Consuming the Lord. Mass Revisited.

“Do we have to go to mass today, Mr. Phillips?”

“Yes we do”
“Ugh!”
This is one of the responses that I have received from disgruntled middle school students when their weekly trip to mass comes around. For some of them (not all), the mass seems boring, repetitive, and uneventful. Is this sentiment shared only by young people such as these, or are we, as the “spiritually mature” adults, prone to such a disposition? My observation is that contrary to what we might want to believe about ourselves, we adults are often times struck even more profoundly by this attitude than our children. 
Growing up as a Baptist preacher’s kid, I remember going to church every Sunday morning and most Sunday nights and Wednesday nights. The importance of coming together as an assembly to worship communally and support one another in prayer and deed was an indispensable part of our week. I even remember the occasional “reminder” from the pastor to “be here every time the doors are open.” Though I did not always openly receive the direction of my pastor, I always knew that going to church was important and that God desired my presence there. 
As Catholics, how wonderful is the opportunity we have to gather together as the body of Christ each Sunday to worship our God. The physical, emotional, and spiritual aide that we receive from one another is truly indispensable. As wonderful as all these things are, however, there is still one thing greater that we receive when we arrive at church and participate in the mass: the Eucharist. Known to me as the Lord’s Supper when I was a Baptist, this celebration of Jesus’ death and resurrection takes on a unique significance on the altar of a Catholic Church. Though difficult to comprehend, Catholics believe that the bread and wine during each mass are transformed into the real body, blood, soul, and divinity of the divine Son of God. This belief can be traced all the way back to the earliest days of Christianity and it should, if we truly believe it, revolutionize the way we think about going to church. Listen to how the early Christians  described this great miracle of our faith…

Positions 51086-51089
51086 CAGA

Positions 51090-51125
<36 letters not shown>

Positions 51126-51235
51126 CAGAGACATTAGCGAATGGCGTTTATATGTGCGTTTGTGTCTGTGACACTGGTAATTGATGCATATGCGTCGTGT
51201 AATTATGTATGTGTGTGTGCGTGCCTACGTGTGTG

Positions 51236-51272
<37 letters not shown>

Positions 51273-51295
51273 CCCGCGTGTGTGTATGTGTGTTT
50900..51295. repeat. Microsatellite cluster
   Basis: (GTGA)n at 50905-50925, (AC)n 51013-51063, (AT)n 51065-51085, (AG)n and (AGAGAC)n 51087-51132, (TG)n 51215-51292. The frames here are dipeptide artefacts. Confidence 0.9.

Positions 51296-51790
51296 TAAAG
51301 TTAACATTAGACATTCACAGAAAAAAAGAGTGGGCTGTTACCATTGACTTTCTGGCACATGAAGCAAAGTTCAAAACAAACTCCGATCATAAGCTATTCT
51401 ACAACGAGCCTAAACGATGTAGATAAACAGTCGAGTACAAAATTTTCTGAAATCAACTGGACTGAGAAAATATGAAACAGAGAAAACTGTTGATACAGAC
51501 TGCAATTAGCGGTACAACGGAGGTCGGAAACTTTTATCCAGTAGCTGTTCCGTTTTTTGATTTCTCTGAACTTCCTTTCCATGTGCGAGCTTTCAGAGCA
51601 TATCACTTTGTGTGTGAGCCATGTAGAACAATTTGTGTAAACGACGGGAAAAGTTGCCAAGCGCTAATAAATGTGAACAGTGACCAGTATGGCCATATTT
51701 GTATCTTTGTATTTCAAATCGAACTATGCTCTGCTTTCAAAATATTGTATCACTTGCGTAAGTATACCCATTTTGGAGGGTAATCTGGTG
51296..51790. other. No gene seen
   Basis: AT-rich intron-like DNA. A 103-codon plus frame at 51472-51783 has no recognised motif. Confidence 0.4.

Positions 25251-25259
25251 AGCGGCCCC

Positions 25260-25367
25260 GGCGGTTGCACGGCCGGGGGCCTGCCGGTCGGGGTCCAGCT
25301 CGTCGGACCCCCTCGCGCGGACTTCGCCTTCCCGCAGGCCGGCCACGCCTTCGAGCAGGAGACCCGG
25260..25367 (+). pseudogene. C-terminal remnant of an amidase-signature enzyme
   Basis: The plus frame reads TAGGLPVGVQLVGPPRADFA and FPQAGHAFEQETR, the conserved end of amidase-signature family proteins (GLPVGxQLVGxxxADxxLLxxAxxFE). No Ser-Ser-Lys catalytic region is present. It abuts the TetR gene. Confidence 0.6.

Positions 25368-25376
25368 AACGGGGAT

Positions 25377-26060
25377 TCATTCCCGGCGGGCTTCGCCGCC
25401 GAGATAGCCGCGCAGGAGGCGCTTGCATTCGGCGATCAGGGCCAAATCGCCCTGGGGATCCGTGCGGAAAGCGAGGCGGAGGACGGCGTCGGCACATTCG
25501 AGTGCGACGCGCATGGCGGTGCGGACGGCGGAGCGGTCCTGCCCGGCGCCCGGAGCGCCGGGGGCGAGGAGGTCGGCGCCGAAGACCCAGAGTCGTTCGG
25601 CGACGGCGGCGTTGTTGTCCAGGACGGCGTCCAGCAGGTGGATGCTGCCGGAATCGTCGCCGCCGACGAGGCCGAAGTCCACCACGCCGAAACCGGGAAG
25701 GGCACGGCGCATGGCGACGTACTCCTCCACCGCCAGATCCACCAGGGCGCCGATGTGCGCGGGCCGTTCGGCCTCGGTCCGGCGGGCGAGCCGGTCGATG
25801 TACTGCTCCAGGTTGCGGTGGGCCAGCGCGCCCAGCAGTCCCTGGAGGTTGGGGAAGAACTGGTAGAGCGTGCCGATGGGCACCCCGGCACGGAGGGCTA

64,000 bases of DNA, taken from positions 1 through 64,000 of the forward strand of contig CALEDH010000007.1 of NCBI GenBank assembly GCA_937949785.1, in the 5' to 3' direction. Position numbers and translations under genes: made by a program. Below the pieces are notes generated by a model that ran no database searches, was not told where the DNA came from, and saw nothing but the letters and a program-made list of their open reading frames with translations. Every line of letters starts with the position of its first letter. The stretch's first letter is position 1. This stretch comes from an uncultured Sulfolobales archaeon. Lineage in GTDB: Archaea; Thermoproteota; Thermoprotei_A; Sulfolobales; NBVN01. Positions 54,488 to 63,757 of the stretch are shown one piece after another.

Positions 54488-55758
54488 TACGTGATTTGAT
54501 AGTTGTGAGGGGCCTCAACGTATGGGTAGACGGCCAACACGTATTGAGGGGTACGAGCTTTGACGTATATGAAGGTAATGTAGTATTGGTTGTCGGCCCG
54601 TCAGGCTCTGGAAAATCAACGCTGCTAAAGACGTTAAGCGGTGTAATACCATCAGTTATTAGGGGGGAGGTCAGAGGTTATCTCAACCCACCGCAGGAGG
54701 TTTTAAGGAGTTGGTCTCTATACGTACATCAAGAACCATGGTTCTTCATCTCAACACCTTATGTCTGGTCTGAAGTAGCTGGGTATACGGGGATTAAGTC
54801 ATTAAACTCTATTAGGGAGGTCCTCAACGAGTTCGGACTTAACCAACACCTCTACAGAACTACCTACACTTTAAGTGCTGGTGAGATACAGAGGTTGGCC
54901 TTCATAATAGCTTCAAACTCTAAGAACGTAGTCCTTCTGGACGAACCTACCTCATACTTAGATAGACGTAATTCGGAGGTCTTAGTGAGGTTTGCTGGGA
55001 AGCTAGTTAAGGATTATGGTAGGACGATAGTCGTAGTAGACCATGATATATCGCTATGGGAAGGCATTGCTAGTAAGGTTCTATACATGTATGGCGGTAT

Ignatius of Antioch 
“Take note of those who hold heterodox opinions on the grace of Jesus Christ which has come to us, and see how contrary their opinions are to the mind of God. . . . They abstain from the Eucharist and from prayer because they do not confess that the Eucharist is the flesh of our Savior Jesus Christ, flesh which suffered for our sins and which that Father, in his goodness, raised up again. They who deny the gift of God are perishing in their disputes” (Letter to the Smyrnaeans 6:2–7:1 [A.D. 110]).”

St. Justin Martyr 

“We call this food Eucharist, and no one else is permitted to partake of it, except one who believes our teaching to be true and who has been washed in the washing which is for the remission of sins and for regeneration [i.e., has received baptism] and is thereby living as Christ enjoined. For not as common bread nor common drink do we receive these; but since Jesus Christ our Savior was made incarnate by the word of God and had both flesh and blood for our salvation, so too, as we have been taught, the food which has been made into the Eucharist by the Eucharistic prayer set down by him, and by the change of which our blood and flesh is nurtured, is both the flesh and the blood of that incarnated Jesus” (First Apology 66 [A.D. 151]).”*

As is immediately clear, these early Christians stressed the importance of this sacrament and fought to preserve it from unbelievers and heretics. At a time when it would have been much easier to deny the reality of the Eucharist to escape persecution and martyrdom, these Christians proved resilient. Can we say the same? Do we find joy in encountering the Lord in the Eucharist, or does it remain for us a burden, an abstraction, and just another box to check off our to do lists? I am not suggesting that each and every mass should make you “scream and shout” lest you be weighed and found wanting. True joy does not depend upon our feelings which are fleeting and subjected to several changes throughout the day. The joy of knowing Christ is present, both spiritually and physically in Eucharist, is something that is capable of transcending every mood, feeling, and disposition. So the next time we are tempted to distraction or to bemoan going to mass, we should remember the words of St. Jean Vianney: “If we really understood the Mass, we would die of joy.”

Peace be with you! 

*Quotes taken from the Catholic.com article “The Real Presence”. For more go to  http://www.catholic.com/tracts/the-real-presence
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